I never understood the purpose of complaining. From a shallow perspective, I get that it’s our (meaning human beings) way of relieving frustration caused by people or circumstances. At some point, complaining seems like our only option to feel better and get out some of that pent up aggravation. But if I can speak frankly (which I always do) nobody wants to hear that mess! Especially when the person doing the complaining is not actively working to fix their situation. Let me tell you guys a little story…
I had this one friend who, right off the bat, I vibed with. Our personalities were beyond similar. We had the same career, relationship, and spiritual goals. To me it was the start of a great friendship. She had all the makings and characteristics needed to be an alpha female. Intelligent, beautiful, and body that would make Lira Galore wish she paid Dr. Miami more than one visit. But for some reason my friend, who for the sake of this post I’ll refer to as Wanda, couldn’t see her own potential. Every day came with a new complaint. “My hair looks awful.” “I’m gaining too much weight.” “I can’t keep up with my class work.” “This class is too hard.” “I’m not making any new friends.” The list was endless. Now for the first few months of our friendship, I was very sympathetic to her situation. Wanda transferred to a new school, fairly new environment, and a different culture to say the least. For any person, a major life change can come with a host of different emotions: anxiety, nervousness, scared, to sum it up fear of the unknown. Understandable. A new situation can be difficult for anyone. So like a good friend, I sat and listened and gave her some advice that I hoped she would, at the very least, take into consideration. BUT, it got so bad that whenever we would hangout 98% of the conversation somehow managed to land on her complaining about this, that, and the other. How unfair life was to her; how she is always given a bad batch of apples. For the most part, I continued my efforts in trying to help her see how and in what ways she could take control of her life but GOLLY it was mentally draining. It’s hard to be friends with someone with a dark cloud over their heads without it moving over to cloud your day.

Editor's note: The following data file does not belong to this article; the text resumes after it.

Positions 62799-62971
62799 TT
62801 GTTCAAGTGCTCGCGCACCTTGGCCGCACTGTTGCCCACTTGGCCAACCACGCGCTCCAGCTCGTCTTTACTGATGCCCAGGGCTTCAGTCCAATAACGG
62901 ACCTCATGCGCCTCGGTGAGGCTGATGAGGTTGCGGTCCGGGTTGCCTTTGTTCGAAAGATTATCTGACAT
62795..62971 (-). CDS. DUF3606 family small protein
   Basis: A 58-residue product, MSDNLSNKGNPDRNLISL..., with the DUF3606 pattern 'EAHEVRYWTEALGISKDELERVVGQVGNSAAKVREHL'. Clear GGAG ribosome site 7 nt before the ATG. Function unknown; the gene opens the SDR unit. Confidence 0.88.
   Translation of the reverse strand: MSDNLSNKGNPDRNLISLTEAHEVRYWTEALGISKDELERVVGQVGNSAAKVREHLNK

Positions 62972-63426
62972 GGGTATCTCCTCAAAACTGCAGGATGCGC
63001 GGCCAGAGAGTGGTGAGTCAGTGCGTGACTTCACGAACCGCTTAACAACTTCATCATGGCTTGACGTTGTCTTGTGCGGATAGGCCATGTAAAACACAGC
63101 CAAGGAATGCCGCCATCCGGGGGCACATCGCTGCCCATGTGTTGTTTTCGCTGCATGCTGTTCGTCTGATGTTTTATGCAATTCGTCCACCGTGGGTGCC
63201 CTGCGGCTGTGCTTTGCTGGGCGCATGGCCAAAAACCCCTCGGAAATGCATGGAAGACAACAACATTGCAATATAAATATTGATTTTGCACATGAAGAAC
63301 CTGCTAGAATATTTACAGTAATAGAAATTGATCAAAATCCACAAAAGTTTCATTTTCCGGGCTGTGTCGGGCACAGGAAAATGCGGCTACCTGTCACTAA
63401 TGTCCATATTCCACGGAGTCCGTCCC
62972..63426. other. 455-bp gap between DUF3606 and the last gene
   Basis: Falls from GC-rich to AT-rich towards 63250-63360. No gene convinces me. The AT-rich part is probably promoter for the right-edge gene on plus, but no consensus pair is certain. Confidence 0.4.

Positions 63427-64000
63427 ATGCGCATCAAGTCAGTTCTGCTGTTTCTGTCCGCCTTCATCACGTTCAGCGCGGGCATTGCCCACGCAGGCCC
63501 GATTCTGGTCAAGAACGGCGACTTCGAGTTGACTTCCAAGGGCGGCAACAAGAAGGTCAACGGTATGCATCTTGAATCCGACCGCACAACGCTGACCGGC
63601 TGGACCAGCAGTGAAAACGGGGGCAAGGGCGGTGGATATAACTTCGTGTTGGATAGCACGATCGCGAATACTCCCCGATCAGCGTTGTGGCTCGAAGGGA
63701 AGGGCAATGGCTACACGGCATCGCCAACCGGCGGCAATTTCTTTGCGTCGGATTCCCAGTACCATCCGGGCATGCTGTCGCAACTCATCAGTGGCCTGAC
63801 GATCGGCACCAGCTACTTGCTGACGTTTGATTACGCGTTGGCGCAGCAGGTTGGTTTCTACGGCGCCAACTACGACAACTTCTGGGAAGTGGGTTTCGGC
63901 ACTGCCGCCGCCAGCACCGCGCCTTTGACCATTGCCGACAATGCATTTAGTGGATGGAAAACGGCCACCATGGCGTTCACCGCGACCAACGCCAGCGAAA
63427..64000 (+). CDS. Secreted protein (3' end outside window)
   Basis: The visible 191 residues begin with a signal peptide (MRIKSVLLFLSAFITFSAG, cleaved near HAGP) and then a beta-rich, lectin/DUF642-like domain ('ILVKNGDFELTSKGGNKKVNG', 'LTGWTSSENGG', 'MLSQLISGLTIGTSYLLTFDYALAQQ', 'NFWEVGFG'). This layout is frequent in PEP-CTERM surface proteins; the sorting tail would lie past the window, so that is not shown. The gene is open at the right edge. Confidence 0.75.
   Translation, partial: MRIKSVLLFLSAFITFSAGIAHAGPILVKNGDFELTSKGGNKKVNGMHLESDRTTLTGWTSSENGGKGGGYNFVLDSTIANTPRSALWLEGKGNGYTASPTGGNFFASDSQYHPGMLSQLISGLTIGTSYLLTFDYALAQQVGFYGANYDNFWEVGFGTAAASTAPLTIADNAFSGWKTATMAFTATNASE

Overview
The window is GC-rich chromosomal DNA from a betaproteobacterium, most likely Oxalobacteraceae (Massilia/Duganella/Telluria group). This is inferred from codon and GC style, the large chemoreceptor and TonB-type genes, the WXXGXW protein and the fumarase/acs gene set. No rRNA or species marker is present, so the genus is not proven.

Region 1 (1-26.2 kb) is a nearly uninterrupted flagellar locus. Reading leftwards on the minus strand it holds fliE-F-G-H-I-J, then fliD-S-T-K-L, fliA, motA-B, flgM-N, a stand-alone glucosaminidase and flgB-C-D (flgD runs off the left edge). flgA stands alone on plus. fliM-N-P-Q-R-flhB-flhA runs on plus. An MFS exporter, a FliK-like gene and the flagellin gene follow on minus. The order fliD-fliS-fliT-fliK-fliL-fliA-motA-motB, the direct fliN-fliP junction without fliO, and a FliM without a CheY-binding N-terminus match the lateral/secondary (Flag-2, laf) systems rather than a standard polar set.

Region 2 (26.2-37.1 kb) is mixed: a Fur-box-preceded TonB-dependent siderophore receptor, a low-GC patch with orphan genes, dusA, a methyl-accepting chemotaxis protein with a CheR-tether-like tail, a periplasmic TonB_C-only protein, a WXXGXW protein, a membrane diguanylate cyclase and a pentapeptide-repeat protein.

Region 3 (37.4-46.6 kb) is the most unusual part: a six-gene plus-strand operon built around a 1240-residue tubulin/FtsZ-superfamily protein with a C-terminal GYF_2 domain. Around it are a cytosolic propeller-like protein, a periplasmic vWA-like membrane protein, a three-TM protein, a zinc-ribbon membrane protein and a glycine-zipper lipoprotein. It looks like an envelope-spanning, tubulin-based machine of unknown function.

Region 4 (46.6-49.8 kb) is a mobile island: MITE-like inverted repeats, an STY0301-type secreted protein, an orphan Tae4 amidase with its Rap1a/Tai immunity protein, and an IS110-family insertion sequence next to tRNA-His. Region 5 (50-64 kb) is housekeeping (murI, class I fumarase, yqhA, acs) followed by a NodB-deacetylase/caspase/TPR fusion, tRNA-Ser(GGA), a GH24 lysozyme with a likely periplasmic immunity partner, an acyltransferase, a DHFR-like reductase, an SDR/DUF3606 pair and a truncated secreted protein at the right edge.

Like I mentioned earlier in this post, I understand that complaining is natural and can be (and I say this very VERY lightly) a form of therapy. However, what I do not understand is how one person can be given all the tools and resources to make a change that will alleviate the problems that cause you to complain and yet not use them? Wanda: My hair looks awful! Me: Girl, you know I do my own hair, let me hook you up. Wanda: I’m gaining too much weight. Me: I’m at the gym 4 times a week; I’m in need of a new workout buddy, join me! Wanda: I can’t keep up with my class work; the class is too hard. Me: I took that course 2 semesters ago, same professor and everything. I still have the material, you can have it. Also if you need help let me know and if I can’t, there’s another girl who took the class with me and she’s a certified genius. I’m sure she’d be happy to tutor you. Wanda: I’m not making any friends! Me: MAYBE IT’S BECAUSE YOU COMPLAIN TOO DAMN MUCH! Okay okay, so I didn’t say that last part but HO-NEEY it took every Christian bone in my body not to.
You want to know the most frustrating part of her entire situation? Homegirl could recognize the things that were making her unhappy. She could recognize the genuine people in her life that wanted to help and see her succeed. And she could recognize that the only person stopping her was herself. Yet none of that knowledge was used to fix her situation. Wanda had gotten so comfortable in her own struggle that although she knew the issues in her life and knew the solution, she was still assisting in making her own life miserable by not being proactive. It took me a long time to realize that some people are beyond another mans help. There’s a saying out there which stays: No matter how close you bring a horse to the stream, you cannot force it to drink. Wanda, no matter what she stated verbally, was not at a point where she was ready to change her situation. Her struggle became her identity, and if she let go of that, she would be letting go a part of herself that she wasn’t used to being without. Instead she continued to assist in her own struggle until she decided enough is enough. Le Sigh.
MORAL OF THE STORY: You can’t change your situation if are constantly assisting in your own struggle.
Have you ever met someone like Wanda? What did you do to help? Leave me a comment below!